HU Represents Palestine in an International Law Conference in the University of Cambridge

Hebron University participated in an International Law Conference on “Legal Tradition in a Diverse World” organized by the Cambridge Journal of International and Comparative Law  at the University of Cambridge, UK.  Hebron University was represented by Dr. Mutaz Qafisheh, Professor of International Law and Legal Clinic Director, who presented a paper entitled “The Coexistence of Diverse Legal Traditions in a Single Territory: The Case of the Freedom of Expression in Palestine”. The conference was attended by some 200 academics from all continents and some 50 papers were presented.

In his paper, Dr. Qafisheh argued that although the West Bank and Gaza Strip are recognized as a single entity (i.e. Palestine), legislation that regulates the freedom of expression differs in these two areas. In the West Bank, which inherited the Jordanian legal system, the continental law tradition prevails. Gaza retained most of the common law practices adopted by the British authorities during the mandate era. In the two parts of Palestine, certain rules derived from Islamic law. As both areas fell under Israeli occupation in 1967, a set of military orders were imposed. After its establishment, the Palestinian Authority launched a process aiming to modernize and unify the applicable law in the two regions of the country.

The paper examined the coexistence among the three legal traditions in Palestine (continental law, common law and Islamic law) by focusing on the law governing the freedom of expression and comparing it with international law. The paper proposed certain measures to reform the existing system, taking into account the assumption that Palestine is interested to become party to human rights treaties, particularly in the light of Palestine’s recent attempts to acquire full membership of the United Nations. The paper adopted a wider definition of the freedom of expression that comprises five components: privacy, freedom of religion, freedom of opinion and press, right to peaceful assembly, and freedom of association.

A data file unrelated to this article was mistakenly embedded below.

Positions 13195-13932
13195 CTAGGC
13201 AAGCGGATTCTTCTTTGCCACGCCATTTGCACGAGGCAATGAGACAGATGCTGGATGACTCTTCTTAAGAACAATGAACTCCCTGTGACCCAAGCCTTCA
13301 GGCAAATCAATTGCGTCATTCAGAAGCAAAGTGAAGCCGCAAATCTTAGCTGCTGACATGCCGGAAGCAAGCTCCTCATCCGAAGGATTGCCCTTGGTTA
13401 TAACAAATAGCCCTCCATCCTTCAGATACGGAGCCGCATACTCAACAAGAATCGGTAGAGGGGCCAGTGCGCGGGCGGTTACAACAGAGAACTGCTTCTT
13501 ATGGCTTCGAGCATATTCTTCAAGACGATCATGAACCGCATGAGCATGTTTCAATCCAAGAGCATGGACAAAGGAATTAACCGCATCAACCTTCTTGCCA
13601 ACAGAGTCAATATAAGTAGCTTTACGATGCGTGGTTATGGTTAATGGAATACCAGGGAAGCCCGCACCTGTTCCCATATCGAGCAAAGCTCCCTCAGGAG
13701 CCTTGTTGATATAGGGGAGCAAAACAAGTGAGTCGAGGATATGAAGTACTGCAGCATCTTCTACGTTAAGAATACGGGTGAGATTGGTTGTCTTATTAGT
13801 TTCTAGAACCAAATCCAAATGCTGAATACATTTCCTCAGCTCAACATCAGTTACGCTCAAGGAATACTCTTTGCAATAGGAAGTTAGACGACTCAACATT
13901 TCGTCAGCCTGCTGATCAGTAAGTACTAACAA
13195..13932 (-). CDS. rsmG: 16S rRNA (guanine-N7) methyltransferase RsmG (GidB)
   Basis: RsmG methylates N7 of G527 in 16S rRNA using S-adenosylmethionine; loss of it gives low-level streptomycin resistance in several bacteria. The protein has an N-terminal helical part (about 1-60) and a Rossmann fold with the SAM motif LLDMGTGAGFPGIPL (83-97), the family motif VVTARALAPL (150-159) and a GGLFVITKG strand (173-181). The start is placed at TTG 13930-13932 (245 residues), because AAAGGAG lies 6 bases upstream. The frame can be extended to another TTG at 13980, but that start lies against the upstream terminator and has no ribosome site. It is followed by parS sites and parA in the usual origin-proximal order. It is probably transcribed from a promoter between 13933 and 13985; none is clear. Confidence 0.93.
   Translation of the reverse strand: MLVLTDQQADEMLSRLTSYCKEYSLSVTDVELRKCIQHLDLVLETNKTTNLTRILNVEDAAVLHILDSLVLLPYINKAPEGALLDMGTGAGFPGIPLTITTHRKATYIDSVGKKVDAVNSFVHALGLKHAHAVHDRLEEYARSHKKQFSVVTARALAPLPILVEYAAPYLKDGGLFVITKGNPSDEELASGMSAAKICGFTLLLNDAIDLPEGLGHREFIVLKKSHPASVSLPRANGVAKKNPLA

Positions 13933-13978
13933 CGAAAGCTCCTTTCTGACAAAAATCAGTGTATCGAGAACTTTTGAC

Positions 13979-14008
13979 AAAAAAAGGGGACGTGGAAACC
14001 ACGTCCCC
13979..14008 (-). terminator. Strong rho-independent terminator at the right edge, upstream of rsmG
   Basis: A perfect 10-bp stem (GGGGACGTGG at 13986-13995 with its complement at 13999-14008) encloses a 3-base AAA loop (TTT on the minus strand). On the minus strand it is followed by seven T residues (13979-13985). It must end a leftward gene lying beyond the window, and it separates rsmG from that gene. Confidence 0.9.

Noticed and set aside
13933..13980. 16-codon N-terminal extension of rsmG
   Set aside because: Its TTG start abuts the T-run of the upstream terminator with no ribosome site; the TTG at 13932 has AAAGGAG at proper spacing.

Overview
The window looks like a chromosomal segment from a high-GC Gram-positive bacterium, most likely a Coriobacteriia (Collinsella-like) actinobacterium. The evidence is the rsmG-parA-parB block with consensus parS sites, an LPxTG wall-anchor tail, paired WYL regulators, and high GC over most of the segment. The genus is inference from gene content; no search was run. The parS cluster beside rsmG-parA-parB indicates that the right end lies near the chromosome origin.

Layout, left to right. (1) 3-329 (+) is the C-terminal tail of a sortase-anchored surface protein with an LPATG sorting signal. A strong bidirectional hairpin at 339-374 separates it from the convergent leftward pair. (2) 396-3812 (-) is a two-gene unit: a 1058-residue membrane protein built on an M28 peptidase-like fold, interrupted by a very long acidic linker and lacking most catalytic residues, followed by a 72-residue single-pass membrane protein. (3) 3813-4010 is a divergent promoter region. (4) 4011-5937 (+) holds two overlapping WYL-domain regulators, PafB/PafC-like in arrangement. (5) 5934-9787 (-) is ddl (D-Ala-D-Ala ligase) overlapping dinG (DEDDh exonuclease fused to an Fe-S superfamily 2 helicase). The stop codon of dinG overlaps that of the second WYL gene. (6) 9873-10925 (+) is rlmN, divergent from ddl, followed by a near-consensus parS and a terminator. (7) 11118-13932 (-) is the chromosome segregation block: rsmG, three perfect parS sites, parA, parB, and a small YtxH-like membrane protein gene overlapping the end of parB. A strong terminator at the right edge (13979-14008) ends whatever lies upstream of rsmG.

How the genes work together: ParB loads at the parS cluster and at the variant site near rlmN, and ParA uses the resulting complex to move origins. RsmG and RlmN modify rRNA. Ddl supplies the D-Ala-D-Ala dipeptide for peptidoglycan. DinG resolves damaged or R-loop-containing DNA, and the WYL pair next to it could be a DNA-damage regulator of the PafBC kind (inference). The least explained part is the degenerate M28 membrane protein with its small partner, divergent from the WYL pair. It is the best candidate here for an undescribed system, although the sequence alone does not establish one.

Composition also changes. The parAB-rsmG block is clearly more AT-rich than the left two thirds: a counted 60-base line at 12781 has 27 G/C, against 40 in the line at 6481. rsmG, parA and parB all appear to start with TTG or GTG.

Dr. Qafisheh concluded that, notwithstanding the positive aspects embedded in the local law, the lack of clear and comprehensive regulation of the freedom of expression does not only contradict international law, but also gives rise to abuse various components of such freedom. Palestinian authorities (police, intelligence, ministries, and even courts) do not fully adhere to the international standards on the freedom of expression. With the recognition of Palestine as a state by the United Nations, an opportunity has arisen to unify and upgrade the legal system and corresponding practices. If it seeks modernization and democratization, the state of Palestine needs to embrace a reform process that should be based on universal human rights law. This mission can be accomplished if the political will towards change is available. Such will, in turn, should be translated into a parallel comprehensive strategy towards achieving that end.